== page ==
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JUDGE: LAWSUIT TO BLOCK EARLY INMATE RELEASES CAN CONTINUE
On September 1, a Sacramento judge rejected California AG Rob Bontaís attempt to throw out a lawsuit challenging the Newsom Administrationís scheme to grant early release to tens of thousands of prison inmates. The suit, brought by CJLF on behalf of crime victims and their families, argues that administrative regulations authorizing the inmate releases, adopted in 2021 by the CDCR, violate numerous state laws and ballot measures that specify when and how a prison inmate qualifies for credits to gain early release and when those credits may be used to advance a minimum eligible parole date. CJLF is seeking a writ of mandate to halt the releases. .........read more >>

CRIME & CONSEQUENCES BLOG
DATA DOES NOT SUPPORT CLAIM THAT PROP. 57 REDUCES RECIDIVISM
After the CDCR released a report in April suggesting that the number of inmates given early release in the year after enactment of Prop. 57, who were convicted of new crimes over the next three years, declined by 3%, CDCR Secretary Jeff Macomber said, "This is the first cohort of released people after the passage of Proposition 57, and it is encouraging to see that credit-earning opportunities, particularly in education-led programs, is having a positive impact to improve public safety." However, a careful review conducted by the CJLF found little evidence to support Macomber's claim. .........read more >>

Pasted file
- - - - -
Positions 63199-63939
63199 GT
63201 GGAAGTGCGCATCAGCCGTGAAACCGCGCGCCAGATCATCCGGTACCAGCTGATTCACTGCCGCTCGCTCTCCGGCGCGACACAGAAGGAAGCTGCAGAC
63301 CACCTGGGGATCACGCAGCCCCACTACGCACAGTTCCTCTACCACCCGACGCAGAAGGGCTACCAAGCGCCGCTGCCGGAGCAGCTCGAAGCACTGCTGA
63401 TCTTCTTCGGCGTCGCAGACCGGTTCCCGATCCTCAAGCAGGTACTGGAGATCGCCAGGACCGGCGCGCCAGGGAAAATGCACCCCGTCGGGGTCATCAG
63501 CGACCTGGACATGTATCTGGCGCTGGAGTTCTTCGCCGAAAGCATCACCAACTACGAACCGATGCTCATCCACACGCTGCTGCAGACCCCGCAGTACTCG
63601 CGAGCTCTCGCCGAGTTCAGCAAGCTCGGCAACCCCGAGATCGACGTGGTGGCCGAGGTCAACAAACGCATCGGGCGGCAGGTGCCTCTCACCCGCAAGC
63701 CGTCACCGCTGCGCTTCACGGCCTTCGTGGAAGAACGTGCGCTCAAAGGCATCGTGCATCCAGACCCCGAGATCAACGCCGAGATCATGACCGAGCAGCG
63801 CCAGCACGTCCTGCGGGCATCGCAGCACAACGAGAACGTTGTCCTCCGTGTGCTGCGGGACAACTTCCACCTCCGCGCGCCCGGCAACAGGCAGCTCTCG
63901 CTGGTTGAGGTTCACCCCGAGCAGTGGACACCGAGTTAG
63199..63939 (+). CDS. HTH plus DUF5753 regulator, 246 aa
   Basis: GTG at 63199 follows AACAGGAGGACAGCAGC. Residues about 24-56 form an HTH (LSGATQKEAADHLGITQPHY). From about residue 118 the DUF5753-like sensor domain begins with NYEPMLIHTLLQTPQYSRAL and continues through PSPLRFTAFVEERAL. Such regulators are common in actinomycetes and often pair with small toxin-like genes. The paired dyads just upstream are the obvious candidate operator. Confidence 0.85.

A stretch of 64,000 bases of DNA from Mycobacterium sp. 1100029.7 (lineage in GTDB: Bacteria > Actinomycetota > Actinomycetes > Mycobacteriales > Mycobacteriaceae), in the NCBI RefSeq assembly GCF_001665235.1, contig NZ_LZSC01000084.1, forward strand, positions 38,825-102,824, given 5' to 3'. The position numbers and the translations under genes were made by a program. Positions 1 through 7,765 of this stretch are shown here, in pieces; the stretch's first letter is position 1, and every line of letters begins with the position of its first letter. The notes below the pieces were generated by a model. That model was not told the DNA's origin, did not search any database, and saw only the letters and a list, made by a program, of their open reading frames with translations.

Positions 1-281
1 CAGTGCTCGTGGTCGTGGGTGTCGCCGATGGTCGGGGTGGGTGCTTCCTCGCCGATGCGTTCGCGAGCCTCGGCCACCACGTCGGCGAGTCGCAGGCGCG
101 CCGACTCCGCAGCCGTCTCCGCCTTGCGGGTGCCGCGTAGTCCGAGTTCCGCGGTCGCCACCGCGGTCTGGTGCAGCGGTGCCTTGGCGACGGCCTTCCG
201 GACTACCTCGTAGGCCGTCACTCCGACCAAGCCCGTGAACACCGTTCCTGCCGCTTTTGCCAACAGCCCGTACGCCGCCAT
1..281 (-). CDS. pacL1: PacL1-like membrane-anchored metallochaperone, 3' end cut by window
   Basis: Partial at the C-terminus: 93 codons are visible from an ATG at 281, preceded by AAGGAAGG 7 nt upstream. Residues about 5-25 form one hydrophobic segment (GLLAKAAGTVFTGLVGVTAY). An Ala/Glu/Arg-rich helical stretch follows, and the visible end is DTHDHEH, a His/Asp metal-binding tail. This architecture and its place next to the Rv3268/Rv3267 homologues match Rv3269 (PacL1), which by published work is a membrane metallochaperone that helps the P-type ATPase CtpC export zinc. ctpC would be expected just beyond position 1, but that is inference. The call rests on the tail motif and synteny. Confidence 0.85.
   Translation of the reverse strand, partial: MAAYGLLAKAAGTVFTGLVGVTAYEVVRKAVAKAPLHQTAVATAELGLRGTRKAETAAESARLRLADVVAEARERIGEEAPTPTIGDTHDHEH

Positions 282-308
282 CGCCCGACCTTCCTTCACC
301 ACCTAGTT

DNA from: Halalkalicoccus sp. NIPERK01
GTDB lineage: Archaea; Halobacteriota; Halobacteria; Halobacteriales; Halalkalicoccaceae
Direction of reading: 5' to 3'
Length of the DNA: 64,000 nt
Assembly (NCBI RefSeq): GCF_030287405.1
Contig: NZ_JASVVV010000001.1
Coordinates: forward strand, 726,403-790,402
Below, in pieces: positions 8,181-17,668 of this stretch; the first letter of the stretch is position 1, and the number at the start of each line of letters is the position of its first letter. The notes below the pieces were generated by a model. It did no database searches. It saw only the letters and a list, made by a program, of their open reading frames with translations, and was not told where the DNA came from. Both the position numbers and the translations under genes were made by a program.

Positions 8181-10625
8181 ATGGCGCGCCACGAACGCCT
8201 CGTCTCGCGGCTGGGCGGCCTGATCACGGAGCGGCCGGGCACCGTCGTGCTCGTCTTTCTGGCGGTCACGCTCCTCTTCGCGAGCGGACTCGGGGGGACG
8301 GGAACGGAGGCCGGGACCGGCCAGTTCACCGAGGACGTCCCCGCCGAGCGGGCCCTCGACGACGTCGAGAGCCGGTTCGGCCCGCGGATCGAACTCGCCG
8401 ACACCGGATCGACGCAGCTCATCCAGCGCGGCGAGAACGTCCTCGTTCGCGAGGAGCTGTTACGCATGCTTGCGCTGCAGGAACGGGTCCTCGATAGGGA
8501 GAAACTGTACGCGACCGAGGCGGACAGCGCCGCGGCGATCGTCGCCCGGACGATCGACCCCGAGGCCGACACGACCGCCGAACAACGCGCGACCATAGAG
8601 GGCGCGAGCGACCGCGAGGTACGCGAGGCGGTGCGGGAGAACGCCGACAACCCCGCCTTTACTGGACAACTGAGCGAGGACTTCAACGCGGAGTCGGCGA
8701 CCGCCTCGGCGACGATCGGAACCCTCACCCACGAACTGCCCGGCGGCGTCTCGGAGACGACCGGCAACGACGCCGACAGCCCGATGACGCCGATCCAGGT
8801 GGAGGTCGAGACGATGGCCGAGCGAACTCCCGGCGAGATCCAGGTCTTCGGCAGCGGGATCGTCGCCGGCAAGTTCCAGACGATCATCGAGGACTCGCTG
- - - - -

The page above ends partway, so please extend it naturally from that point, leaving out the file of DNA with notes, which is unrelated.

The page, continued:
SUPREME COURT UPHOLDS LIMITS ON CHALLENGES TO FEDERAL CONVICTIONS
The U.S. Supreme Court, in a 6-3 decision, clarified the limits on federal challenges to criminal convictions. At issue in this case, Jones v. Hendrix, was how the Court interprets a 1996 Act of Congress adopted to strictly limit federal court review of post-conviction claims. The Antiterrorism and Effective Death Penalty Act restricted the federal courts from considering more than one post-conviction petition from almost all convicted criminals, except where the defendant is demonstrably innocent based on newly discovered evidence or there is a constitutional change in the law which must be applied retroactively. The defendant in this case argued that Congress intended that the courts be allowed to interpret AEDPA to allow additional exceptions .........read more >>